Don’t expect Netflix to start supporting HTML5 video playback anytime soon, according to the company’s cloud architect Adrian Cockcroft. That’s because without a good way to protect the streaming video available through its Watch Instantly service, the company won’t be able to make content available using the nascent web standard.
Cockcroft yesterday wrote with some excitement on his personal blog about Netflix’s plans to begin using HTML5 in its codebase, which some news outlets took to mean HTML video. But in an update to his post, Cockcroft says that not only are HTML5 video plans not in the works, but that the web standard lacks the tools necessary to protect the streaming video content. As he explains:
“I was thinking of HTML5 features that let us build very cool user interfaces with drag-and-drop, canvas transforms etc. for the web site, and for embedded TV devices specifically. The Silverlight player is used for PC/Mac playback only, and the basic HTML5 Video doesn’t have a viable DRM solution at this point.”
Netflix relies on DRM providers such as Irdeto and Widevine to help it protect streaming content as it’s being delivered to PCs and other connected devices. Without such protection, the subscription video company wouldn’t be able to get the rights to content available through its Watch Instantly streaming service, so supporting a format without the necessary tools in place would be a bad move on Netflix’s part.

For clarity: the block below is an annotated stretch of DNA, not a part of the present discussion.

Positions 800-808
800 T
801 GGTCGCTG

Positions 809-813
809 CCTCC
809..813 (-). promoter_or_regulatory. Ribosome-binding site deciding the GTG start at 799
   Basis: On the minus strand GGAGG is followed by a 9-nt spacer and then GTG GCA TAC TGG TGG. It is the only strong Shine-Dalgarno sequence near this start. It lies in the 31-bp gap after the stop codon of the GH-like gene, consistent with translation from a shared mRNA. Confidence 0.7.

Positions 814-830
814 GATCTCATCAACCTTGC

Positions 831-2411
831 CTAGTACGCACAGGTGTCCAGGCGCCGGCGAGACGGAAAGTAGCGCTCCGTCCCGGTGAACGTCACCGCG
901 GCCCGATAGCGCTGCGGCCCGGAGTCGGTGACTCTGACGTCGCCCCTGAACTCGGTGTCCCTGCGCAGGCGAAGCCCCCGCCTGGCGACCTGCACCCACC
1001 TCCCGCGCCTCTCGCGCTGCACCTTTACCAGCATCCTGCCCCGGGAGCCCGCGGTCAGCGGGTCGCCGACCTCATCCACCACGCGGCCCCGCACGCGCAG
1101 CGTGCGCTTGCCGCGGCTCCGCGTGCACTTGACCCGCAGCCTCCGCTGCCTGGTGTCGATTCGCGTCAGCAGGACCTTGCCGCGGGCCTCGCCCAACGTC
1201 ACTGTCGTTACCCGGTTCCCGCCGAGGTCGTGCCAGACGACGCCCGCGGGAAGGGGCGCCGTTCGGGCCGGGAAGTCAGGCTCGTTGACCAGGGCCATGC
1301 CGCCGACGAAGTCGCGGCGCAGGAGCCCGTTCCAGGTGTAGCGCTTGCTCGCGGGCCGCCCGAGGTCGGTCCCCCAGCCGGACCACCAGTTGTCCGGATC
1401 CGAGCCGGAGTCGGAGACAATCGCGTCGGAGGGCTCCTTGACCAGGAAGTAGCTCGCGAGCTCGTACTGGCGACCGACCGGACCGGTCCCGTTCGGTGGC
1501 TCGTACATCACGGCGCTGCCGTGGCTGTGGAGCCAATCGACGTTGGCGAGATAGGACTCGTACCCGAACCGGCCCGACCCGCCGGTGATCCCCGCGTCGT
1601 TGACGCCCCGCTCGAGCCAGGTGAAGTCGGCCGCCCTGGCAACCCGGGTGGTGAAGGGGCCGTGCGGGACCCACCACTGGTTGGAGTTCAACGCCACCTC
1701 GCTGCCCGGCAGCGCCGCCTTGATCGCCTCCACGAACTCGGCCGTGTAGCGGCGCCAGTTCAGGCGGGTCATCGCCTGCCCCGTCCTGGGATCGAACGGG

Netflix is hardly alone in its concern over the maturity of the HTML standard, particularly as it pertains to streaming video. Last week, in a blog post about new features that Hulu was rolling out, VP of Product Eugene Wei wrote that HTML5 video playback would not be included. In particular, Wei cited the lack of content security, advertising and reporting tools available for HTML5 video as reasons for not supporting the web standard.
But other video publishers are showing more willingness to use the HTML5 video tag — whether the supporting tools are ready or not. Due to demand for video on the iPad, companies like CBS have big plans for making their content available using HML5 video and H.264 encoding. In a video interview with NewTeeVee, CBS Interactive GM Anthony Soohoo said that CBS.com would have the entire slate of web video available on PCs also available on the iPad.
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